Wind Turbine Electronics

Wind turbine systems will also contain the following electrical components:

  • Wind Turbine ElectronicsTurbine isolator switch – used in order to allow for the safe maintenance of the turbine. The turbine isolator is also used to prevent the turbine’s mechanics from failing in high winds.
  • Circuit isolator – positioned between the various other components of the system in order to allow for safe maintenance of the wind turbine and the electrical system of your property.
  • Control box – used to control all the main functions of the wind turbine, such as the braking system (used to prevent the blades from spinning and becoming damaged in storms). Many control boxes also have an LCD display which allows you to monitor the turbine’s current operation and performance.
  • Cabling  used to connect the various parts of the wind turbine system. Cabling between the turbine and inverter isoften placed underground, except in the case of roof-mounted turbines.
  • Generation meters – For Feed-in Tariff purposes, it is necessary to measure the rate at which the turbine system exports energy to the local electricity distribution network. The export meters must be MCS-certified in order for the system to be eligible for FiTs.
  • Batteries (in the case of off-grid systems) – used to store the electricity generated.

Your installer should include all of these components in the initial installation quote, so there is usually no need to buy them yourself.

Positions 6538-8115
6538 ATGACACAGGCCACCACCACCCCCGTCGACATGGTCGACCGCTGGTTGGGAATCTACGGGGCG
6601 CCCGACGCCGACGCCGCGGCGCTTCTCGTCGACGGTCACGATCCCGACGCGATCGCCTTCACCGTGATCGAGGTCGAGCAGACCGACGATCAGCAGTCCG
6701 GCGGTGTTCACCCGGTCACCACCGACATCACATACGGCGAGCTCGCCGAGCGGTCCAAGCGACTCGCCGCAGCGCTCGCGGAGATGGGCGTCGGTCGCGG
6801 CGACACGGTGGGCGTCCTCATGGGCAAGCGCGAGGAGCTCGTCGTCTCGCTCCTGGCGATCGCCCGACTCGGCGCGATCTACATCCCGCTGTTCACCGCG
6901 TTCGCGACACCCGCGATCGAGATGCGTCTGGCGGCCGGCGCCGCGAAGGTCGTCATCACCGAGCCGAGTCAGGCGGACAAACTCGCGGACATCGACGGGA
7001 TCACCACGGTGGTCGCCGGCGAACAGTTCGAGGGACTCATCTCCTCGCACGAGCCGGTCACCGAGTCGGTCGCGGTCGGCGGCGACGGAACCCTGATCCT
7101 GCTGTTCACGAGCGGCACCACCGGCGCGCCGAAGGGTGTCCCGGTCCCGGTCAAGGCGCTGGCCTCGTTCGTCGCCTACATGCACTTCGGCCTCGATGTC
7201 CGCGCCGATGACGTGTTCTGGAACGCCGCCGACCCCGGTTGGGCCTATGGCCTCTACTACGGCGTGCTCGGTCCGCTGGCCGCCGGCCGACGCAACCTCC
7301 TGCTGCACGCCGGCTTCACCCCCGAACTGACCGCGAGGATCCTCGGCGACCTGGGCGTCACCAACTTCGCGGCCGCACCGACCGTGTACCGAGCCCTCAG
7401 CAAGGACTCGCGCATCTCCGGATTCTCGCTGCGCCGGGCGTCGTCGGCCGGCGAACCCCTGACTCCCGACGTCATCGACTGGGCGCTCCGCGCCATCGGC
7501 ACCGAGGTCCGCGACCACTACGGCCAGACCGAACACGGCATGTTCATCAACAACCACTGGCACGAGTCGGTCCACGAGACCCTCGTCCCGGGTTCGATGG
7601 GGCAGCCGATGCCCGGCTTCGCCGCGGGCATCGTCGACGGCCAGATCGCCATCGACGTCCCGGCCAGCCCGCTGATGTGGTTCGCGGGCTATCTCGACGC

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Wind Turbine Inverters

 

Power One - Trio Inverter

The inverter is a key component of any wind turbine system. Inverters are units which convert the direct current (DC) power produced by wind turbines into alternating current (AC) which can be used to power appliances in homes and business, or exported to the electricity grid.

The specifications – and therefore the cost – of the inverter will vary depending on the size and power output of the wind turbine system. Inverters for small roof-mounted turbines can cost just a few hundred pounds. For other domestic pole-mounted systems (of up to 5-6 kW), you can typically expect to pay around £1,000 for an inverter. Larger and higher quality inverters can cost significantly more. Some larger turbines, such as the 10kW Xzeres 442SR come with inverters included.

Wind turbine installation companies should include the cost of the inverter and all other components in the initial quote.

Inverters tend to have a shorter life expectancy than the wind turbines themselves: manufacturers typically offer parts and service warranties of between 5 and 10 years.

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